Labour leader in key tax reform
Miliband pledges abolition of non-dom tax avoidance rule
By scrapping the so-called domicile rule it would mean those who live in the UK but claim it is not their permanent home would no longer be able to get away with current tax exemptions.
The non-dom rules, unique to Britain, are supposed to allow individuals not to pay tax on their overseas income. But they are also used to avoid tax on UK income and property.
While many non-doms are wealthy foreigners living in Britain, such as Chelsea FC owner Roman Abramovich and the steel magnate Lakshmi Mittal, the rules are used by people who were born, brought up and live in Britain but can claim non-dom status if their father (but not their mother) was born abroad.
Also, anyone born and brought up in the UK who has lived abroad for a while and then moved back, can pay less tax by saying that they plan to move abroad again in future, and can do this by doing simple things like buying a burial plot overseas or even subscribing to foreign newspapers.
Labour says the only exemptions should be those who are genuinely resident in the UK on a temporary basis – like students, or people living in the UK for a short time on business.
The announcement was greeted positively by Scots businessman Duncan Bannatyne, a signatory to last week’s letter to the Daily Telegraph supporting the Tories, who said tonight that Labour’s move would be enough to secure his vote.
Economist Richard Murphy was delighted with the news: “After eight years of campaigning on this issue my wish will be granted: if we have a Labour government the domicile rule will go.
“The significance of this cannot be overstated. For over a hundred years the UK has run a two tier tax system. That tax system meant that those who could claim the UK was not their permanent home could get away with only paying tax on their UK income and gains and on any income they brought to the UK from abroad.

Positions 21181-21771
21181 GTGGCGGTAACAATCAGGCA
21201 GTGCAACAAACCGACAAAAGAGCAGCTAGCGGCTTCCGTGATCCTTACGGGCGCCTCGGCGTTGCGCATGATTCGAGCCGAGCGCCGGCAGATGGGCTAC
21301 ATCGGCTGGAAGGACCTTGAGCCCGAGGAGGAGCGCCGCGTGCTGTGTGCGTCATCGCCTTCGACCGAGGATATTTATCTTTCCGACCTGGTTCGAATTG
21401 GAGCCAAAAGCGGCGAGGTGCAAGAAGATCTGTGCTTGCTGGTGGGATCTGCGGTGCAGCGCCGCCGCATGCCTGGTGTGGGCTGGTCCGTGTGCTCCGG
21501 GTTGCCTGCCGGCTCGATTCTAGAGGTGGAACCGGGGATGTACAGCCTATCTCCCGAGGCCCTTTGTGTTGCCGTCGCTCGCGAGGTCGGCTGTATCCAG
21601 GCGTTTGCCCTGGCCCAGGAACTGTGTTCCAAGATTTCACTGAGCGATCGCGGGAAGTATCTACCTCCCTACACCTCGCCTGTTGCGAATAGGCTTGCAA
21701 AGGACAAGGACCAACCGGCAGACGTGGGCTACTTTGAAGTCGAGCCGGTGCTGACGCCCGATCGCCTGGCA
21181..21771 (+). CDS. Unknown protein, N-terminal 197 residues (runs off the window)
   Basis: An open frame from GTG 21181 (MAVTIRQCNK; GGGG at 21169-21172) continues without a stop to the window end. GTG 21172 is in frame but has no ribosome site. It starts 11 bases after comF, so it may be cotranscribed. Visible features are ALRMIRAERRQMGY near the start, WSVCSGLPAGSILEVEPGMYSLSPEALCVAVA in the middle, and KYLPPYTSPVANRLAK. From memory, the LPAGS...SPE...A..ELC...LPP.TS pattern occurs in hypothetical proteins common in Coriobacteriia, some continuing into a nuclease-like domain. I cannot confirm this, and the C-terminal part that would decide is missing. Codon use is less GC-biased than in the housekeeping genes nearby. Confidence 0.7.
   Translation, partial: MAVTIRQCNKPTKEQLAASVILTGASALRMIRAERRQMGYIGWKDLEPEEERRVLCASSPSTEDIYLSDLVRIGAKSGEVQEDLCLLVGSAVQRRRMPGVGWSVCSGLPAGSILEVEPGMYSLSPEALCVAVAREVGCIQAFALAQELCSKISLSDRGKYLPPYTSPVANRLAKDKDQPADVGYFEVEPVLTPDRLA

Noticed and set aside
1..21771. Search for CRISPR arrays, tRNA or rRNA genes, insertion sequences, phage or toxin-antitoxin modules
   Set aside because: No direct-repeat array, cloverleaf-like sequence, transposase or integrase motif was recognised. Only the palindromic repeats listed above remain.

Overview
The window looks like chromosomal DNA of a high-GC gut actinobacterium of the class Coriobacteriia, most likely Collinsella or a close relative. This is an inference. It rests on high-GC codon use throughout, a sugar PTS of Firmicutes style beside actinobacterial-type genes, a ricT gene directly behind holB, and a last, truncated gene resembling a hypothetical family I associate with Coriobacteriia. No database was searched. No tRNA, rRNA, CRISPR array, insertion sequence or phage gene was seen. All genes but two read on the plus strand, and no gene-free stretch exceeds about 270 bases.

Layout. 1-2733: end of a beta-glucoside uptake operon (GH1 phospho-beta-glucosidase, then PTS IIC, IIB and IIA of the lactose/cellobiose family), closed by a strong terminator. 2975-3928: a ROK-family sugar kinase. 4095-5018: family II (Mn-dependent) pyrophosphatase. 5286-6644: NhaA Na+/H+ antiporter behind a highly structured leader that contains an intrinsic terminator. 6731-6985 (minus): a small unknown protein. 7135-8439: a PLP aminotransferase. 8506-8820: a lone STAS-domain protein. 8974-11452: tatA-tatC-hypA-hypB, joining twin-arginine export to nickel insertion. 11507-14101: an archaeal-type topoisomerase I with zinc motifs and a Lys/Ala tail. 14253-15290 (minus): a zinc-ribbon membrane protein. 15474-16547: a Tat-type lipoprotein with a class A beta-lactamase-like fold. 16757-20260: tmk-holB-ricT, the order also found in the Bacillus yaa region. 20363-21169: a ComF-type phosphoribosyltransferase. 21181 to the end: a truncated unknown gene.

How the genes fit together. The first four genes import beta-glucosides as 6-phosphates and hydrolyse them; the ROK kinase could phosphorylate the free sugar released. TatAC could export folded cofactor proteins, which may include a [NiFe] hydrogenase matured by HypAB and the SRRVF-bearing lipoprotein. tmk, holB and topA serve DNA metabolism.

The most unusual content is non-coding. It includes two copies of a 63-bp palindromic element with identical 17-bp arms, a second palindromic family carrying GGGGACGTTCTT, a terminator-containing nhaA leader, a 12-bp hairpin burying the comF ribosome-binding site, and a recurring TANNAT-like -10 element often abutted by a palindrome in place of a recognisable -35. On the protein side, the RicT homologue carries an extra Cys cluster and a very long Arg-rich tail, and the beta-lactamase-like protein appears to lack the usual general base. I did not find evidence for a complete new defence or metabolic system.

“What this, inevitably, meant was that those who had wealth and who were not domiciled could hold that wealth outside the UK and not be taxed on it if it was, for example, located in a tax haven.
“A nail has been put in the coffin of the UK tax haven. That is because non-doms could be resident here and pay tax on only a part of their income, which was an advantage simply not available in any other equivalent country around the world. This will now end. The UK will no longer be a tax haven for this reason.
“More important, everyone in the UK will now be equal in UK tax law. It has been staggering that this has not been the case for so long, and vital that it becomes so for three reasons. First, it means the wealthy do not get an undue tax advantage. Second it means that the well advised cannot now abuse the tax system in this way. And third it means people coming from elsewhere to the UK will be on a level playing field with all those already here, which social justice demands.
“Finally, this means that the businesses owned by non-doms cannot access cheaper capital than those owned by domiciled people. The result is a level playing field for UK owned businesses that means that this change should be widely welcomed by the business community.”
Worries will arise that closing the loophole will lead to an exodus of wealthy non-doms. A second concern is a collapse in London house prices, and a third is a collapse in tax revenues.
However, Mr Murphy said only a handful of individuals would leave. “There is nowhere else for them to go that is equivalent: London is the place to be and be seen and this rule change will not alter that,” he said.
“Second, despite the threats on previous residence rule changes and on higher tax rates almost no-one ever moves for tax purposes. Quality of life is more important than that, especially if you are already very wealthy. And third, the UK still has favourable taxes compared to most places even if they have to be paid in future. So only a very few will go, and we will not miss them.”
He added that if house prices fall at the top end it would be good news for most Londoners who are priced out of the housing market.